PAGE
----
New Economic Development Council Executive Director looks to facilitate growth in Washington County

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A couple of days into the job, Jonathan Barnett already sees the potential for growth in Washington County.

Barnett recently became the executive director for the Washington County Chamber of Commerce Economic Development Council. With new businesses planning to open up and people moving into the region and Florida, Barnett looks to play a role in the area’s surge.

“I’m here to help spark some new industries and to build a robust workforce/economic development system for individuals who live in the county,” he said. “What that entails there, too, is me working as a liaison with the pillars of workforce development: the private sector, education, and nonprofits.”

New Washington County Chamber of Commerce Economic Development Council Executive Director Jonathan Barnett is looking to help stimulate growth in the region and brings experience in Mississippi to the table. [COLLIN BREAUX | Washington County News] 

Barnett noted Washington County recently becoming a wet county–meaning it allows alcohol use and sales–as an opportunity for growth and for “individuals who want to potentially work, play, and live” in the region. New businesses he mentioned being interested in bringing to Washington County include Chick-fil-A, Enterprise Rent-a-Car, and a movie theater. 

“We want to retain our great talent that we have here–definitely a place for our students,” he said. “We want to recruit new businesses, young and bright minds, and those who are established great minds.”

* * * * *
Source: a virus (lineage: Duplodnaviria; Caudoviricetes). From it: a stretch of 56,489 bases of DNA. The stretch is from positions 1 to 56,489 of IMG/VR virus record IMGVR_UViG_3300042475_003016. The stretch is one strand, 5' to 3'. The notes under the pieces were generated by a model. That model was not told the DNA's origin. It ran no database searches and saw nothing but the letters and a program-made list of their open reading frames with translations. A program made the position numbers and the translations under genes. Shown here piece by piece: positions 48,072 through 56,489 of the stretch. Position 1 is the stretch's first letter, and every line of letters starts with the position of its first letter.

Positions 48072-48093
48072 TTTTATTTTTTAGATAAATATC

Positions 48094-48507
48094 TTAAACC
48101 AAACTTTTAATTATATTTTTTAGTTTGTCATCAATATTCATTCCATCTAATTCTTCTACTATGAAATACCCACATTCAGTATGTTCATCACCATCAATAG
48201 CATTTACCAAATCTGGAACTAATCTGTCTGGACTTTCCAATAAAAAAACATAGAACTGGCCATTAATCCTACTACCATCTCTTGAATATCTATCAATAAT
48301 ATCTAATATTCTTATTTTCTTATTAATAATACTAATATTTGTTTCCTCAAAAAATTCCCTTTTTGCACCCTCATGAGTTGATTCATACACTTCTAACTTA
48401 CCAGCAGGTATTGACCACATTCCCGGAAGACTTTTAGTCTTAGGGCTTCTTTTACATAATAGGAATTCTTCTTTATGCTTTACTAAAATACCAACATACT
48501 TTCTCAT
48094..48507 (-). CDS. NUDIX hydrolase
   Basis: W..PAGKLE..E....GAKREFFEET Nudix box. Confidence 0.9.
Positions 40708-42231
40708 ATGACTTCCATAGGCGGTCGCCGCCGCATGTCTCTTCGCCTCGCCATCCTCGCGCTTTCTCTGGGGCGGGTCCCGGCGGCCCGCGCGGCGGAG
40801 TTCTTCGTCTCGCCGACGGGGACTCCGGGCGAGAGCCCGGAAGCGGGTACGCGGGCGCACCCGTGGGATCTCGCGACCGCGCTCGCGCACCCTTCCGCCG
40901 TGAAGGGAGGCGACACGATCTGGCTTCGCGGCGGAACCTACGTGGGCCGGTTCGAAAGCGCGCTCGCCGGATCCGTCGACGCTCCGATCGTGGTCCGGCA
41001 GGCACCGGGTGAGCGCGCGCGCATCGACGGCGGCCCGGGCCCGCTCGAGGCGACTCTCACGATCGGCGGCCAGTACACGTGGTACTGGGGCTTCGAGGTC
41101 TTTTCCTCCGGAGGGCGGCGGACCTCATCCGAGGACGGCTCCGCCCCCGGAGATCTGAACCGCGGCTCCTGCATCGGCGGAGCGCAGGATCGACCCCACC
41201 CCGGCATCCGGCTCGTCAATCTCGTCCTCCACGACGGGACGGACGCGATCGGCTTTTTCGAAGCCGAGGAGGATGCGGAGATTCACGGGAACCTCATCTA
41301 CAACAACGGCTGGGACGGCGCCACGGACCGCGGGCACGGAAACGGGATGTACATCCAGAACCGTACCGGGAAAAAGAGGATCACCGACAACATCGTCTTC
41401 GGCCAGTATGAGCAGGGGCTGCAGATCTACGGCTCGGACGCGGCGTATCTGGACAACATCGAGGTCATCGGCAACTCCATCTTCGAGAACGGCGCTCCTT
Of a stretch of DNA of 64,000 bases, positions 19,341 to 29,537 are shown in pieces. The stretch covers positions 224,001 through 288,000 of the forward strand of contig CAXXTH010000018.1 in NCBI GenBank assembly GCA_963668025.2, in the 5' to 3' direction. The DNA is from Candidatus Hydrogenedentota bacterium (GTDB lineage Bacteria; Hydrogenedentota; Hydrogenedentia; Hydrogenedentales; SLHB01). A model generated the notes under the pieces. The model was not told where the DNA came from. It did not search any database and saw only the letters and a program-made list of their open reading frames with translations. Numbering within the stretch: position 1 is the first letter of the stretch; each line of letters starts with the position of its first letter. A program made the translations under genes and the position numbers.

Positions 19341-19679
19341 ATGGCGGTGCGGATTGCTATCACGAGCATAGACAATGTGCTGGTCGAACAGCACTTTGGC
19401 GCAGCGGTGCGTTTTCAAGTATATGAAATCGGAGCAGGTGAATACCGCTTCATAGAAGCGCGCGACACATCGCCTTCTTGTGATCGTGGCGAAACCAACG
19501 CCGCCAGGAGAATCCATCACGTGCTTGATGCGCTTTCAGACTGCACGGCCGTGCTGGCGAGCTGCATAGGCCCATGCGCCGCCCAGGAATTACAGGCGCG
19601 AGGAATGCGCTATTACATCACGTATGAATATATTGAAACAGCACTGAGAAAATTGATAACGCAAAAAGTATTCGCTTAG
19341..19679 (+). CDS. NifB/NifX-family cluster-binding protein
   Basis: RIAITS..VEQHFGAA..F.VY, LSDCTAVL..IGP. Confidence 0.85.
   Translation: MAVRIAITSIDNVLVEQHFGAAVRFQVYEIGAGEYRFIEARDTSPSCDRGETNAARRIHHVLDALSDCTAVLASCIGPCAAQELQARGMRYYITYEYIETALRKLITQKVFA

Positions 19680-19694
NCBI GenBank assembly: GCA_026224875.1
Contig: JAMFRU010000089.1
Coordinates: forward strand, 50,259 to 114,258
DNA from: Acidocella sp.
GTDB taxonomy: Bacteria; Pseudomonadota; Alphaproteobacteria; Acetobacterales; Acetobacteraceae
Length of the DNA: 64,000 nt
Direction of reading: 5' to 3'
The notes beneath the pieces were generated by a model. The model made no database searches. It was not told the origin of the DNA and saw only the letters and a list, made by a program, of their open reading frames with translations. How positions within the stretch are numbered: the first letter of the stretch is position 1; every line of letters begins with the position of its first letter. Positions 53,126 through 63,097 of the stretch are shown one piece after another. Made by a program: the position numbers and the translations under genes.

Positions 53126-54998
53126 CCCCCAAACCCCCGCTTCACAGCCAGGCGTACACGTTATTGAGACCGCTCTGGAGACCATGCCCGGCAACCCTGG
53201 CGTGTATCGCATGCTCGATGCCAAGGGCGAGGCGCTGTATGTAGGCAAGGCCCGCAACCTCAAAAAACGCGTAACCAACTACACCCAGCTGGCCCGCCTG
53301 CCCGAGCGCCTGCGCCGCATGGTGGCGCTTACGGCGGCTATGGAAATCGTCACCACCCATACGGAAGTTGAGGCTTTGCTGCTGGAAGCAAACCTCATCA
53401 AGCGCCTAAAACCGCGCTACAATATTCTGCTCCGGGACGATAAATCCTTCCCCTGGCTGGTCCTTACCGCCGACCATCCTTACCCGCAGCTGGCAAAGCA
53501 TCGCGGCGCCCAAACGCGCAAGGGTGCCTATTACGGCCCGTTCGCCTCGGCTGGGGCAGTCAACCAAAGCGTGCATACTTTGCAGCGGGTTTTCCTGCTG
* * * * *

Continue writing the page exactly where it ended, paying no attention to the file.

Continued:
Barnett is from Jackson, Mississippi–several hours away from Washington County. His professional background is in economic development with the planning department for the City of Jackson, which is the Mississippi state capitol. Since 2012, he spearheaded a workforce development program in Jackson called Jobs for Jacksonians. He said he was “very humbled” to “help over 9,000 individuals receive job and career opportunities,” as well as educational certifications or trade skills. 

“When I look at Washington County, it reminds me a lot of what I’ve seen in my state in the last 20 years,” he said. “This county now, the citizens have decided now to accept the potential of growth. With that there, I think they’ve seen what’s happened in neighboring and adjacent counties. I believe the citizens here believe competition is a great thing.”

Barnett said he is “all about collaboration and innovation.”

“I look at myself as a facilitator.I’ve been in the position where I’ve had to liaison with the governor’s office in Mississippi, working across political lines,” he said. “ My rolodex is pretty stout. As I ride around Washington County, I say what if I call my guy here who may be a district manager and their region may reach over to the Panhandle region.”

Graduating Morehouse College in Atlanta in 2007 and then getting to work during the Great Recession helped Barnett be efficient, he said.

“Me helping individuals with job search navigation,” Barnett said. “Resume writing. Leadership and professional development. Soft skill development. Those pieces there, I put myself in that mindset and helped individuals attain not only jobs but careers.”

The benefits that can come with growth include “a sense of excitement” since residents have been waiting for new things to come in, he said.

“The benefit is the joy of seeing something happen that you never knew or thought would be possible,” Barnett said.